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Posts for: July, 2018

By Alaska Digestive and Liver Disease
July 24, 2018
Category: Gastroenterology
Tags: GERD  

Many adults have experienced acid reflux at one time or another. Acid reflux occurs when stomach fluids regurgitate back up into the gerdesophagus, which can produce a burning sensation in the throat and chest areas known as heartburn. Acid reflux is more properly known as gastroesophageal reflux disease or GERD. Treatments are available for individuals with chronic GERD. At Alaska Digestive and Liver Disease, Dr. Ronald Boisen, Dr. Daryl McClendon, and Dr. Jeffrey Molloy are your gastroenterologists for the treatment of GERD in Anchorage, AK.

GERD Symptoms

Several symptoms are associated with GERD. Heartburn is one of the most common symptoms and involves a burning sensation in the chest and throat areas caused by stomach fluids reaching the mouth. Lying down can aggravate heartburn and worsen the burning sensation. In addition to heartburn, other symptoms of GERD include:

  • A bitter taste in the mouth
  • Regurgitation
  • Belching
  • Heartburn
  • Sore throat
  • Dry cough
  • Chest pain

Causes of GERD

GERD can be caused by a number of different factors. Certain conditions increase a person’s likelihood of developing GERD. For instance, in women, GERD often occurs during pregnancy even if a woman never experienced GERD prior to being pregnant. Obesity also increases the risk of developing GERD, as does smoking. Consumption of certain foods and beverages can induce GERD, as well. Such foods and beverages include:

  • Excess alcohol
  • Citrus beverages
  • Coffee
  • Tomato sauce
  • Fatty foods
  • Peppermint
  • Chocolate

Treatment of GERD

Over-the-counter antacid products are available for treating mild, occasional instances of GERD. Dietary modifications can also reduce instances of GERD. Chronic and more serious cases of GERD are best treated by a gastroenterologist, as over-the-counter antacids are only effective for a short time. A gastroenterologist can prescribe an appropriate medication for long term GERD relief, such as a prescription antacid or a proton pump inhibitor.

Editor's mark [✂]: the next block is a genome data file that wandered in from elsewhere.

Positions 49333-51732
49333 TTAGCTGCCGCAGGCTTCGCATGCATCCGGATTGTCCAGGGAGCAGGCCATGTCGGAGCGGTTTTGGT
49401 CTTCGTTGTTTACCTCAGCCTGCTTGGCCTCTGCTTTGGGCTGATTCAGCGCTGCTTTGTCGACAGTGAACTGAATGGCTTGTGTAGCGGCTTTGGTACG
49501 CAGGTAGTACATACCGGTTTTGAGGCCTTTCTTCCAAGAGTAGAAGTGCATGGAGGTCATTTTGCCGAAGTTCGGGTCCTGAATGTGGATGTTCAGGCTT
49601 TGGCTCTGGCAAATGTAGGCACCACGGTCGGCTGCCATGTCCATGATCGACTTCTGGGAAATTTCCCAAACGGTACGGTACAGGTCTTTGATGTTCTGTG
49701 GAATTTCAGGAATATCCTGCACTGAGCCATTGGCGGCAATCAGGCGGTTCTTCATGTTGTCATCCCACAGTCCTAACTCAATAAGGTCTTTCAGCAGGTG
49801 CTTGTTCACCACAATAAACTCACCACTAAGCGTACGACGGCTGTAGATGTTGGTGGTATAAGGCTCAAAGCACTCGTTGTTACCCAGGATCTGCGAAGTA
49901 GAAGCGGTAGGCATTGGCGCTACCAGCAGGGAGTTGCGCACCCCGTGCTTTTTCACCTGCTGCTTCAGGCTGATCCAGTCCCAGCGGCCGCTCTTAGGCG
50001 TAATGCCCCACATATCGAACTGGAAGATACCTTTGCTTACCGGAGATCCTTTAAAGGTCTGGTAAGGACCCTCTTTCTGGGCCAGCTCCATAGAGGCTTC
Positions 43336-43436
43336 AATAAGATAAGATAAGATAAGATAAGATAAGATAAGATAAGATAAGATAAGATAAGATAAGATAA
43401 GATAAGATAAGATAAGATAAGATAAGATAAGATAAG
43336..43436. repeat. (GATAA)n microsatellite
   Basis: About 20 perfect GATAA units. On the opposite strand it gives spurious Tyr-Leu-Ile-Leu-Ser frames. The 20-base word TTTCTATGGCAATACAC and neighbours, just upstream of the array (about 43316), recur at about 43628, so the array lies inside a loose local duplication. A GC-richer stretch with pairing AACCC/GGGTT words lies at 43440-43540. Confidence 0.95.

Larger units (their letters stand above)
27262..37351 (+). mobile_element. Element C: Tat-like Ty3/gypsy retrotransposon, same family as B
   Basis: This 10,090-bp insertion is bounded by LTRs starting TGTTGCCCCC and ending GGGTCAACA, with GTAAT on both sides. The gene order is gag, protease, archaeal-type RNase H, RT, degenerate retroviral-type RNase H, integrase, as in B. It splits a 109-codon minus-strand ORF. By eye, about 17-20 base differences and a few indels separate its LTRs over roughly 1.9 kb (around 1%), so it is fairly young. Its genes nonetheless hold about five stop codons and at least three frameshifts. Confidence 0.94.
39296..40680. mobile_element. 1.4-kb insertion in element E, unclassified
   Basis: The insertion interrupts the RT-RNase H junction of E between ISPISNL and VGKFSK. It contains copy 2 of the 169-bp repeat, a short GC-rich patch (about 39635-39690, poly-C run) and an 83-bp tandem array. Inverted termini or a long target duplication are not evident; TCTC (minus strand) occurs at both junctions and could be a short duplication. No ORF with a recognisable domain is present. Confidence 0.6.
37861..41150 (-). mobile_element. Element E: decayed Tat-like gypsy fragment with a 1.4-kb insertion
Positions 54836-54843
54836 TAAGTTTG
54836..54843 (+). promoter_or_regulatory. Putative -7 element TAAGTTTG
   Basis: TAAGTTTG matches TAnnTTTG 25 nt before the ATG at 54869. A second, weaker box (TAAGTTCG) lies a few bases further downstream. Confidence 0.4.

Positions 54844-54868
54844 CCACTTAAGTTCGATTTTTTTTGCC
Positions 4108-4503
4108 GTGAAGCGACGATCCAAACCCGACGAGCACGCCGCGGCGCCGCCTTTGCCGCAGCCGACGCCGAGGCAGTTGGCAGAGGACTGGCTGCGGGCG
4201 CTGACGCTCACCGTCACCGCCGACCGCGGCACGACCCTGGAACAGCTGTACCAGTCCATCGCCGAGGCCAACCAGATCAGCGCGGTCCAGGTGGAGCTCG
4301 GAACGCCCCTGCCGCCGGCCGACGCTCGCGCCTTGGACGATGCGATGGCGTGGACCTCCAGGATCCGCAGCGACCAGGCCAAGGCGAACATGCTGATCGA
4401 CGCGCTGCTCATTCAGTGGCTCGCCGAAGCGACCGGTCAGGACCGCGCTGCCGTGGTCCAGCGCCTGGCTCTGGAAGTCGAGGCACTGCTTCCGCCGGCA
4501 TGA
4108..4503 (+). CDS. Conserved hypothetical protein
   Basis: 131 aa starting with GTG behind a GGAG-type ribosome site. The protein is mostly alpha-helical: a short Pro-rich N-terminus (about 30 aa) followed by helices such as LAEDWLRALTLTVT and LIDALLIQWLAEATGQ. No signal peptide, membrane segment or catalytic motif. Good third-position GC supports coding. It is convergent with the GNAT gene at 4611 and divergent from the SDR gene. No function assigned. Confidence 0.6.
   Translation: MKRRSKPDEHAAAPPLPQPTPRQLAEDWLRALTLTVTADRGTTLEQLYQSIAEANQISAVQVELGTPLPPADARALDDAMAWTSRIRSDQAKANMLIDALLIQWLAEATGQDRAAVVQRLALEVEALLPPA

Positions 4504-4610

Proton pump inhibitors treat the symptoms of reflux by blocking the final step of the acid production process in the stomach. Proton pump inhibitors are the most effective treatment for individuals experiencing frequent GERD symptoms. Examples of proton pump inhibitor medications include omeprazole, lansoprazole, rabeproazole, and pantoprazole. See an experienced gastroenterologist for treatment of GERD in Anchorage.

Effective treatments are available for preventing and alleviating the symptoms of GERD. For treatment of GERD in Anchorage, schedule an appointment with Dr. Boisen, Dr. McClendon, and Dr. Molloy by calling Alaska Digestive and Liver Disease at (907) 569-1333.


By Alaska Digestive and Liver Disease
July 16, 2018
Category: GI Care
Tags: Ulcerative Colitis  

Ulcerative colitis is a type of inflammatory bowel disease (IBD) that causes severe and even bloody diarrhea that can result in abdominal pain and unexpected weight loss. While people have probably heard about Crohn’s disease more often than they have ulcerative colitis, this condition actually affects as many as 907,000 of the 1.6 million Americans living with IBD.

While ulcerative colitis can happen to anyone, a gastroenterologist most often diagnoses it during a person’s later teen years or by early adulthood. While there is no definitive cause of ulcerative colitis, a family history of this condition can certainly increase your chances of developing this chronic GI problem.

Those with ulcerative colitis experience diarrhea, which can be bloody at times. Some patients may experience rectal pain, occasional constipation, abdominal discomfort, fever, or weight loss. In order to diagnose this gastrointestinal issue, a GI specialist will often need to perform imaging tests such as a CT scan or run an endoscopy to check the health of the gastrointestinal tract and to look for signs of ulcerative colitis.

While there is currently no cure for this condition, there are certainly an array of medications and treatment options available to help you keep your symptoms and flare-ups in check. The type of treatment plan that your GI doctor will create for you will depend on the type and severity of your symptoms.

The main goals of treating ulcerative colitis are to reduce inflammation within the colon while also speeding up the remission process and making sure that your symptoms stay in remission for as long as possible. Of course, it is still possible, even with the right medication, to experience symptoms.

Common medications for treating ulcerative colitis include:

  • Antibiotics: to target any infections within the GI tract
  • Aminosalicylates: to treat mild to moderate inflammation within the colon
  • Corticosteroids: for short-term treatment of moderate to severe symptoms
  • Biologics: to target a specific protein, which leads to inflammation

Sometimes, over-the-counter medications and supplements may be used in conjunction with prescription medications. These may include vitamins and nutritional supplements, pain medications and antidiarrheal. If your ulcerative colitis doesn’t respond to these medications then you’ll want to discuss the benefits with your gastroenterologist of getting surgery to remove parts of the colon or rectum to alleviate severe or persistent symptoms.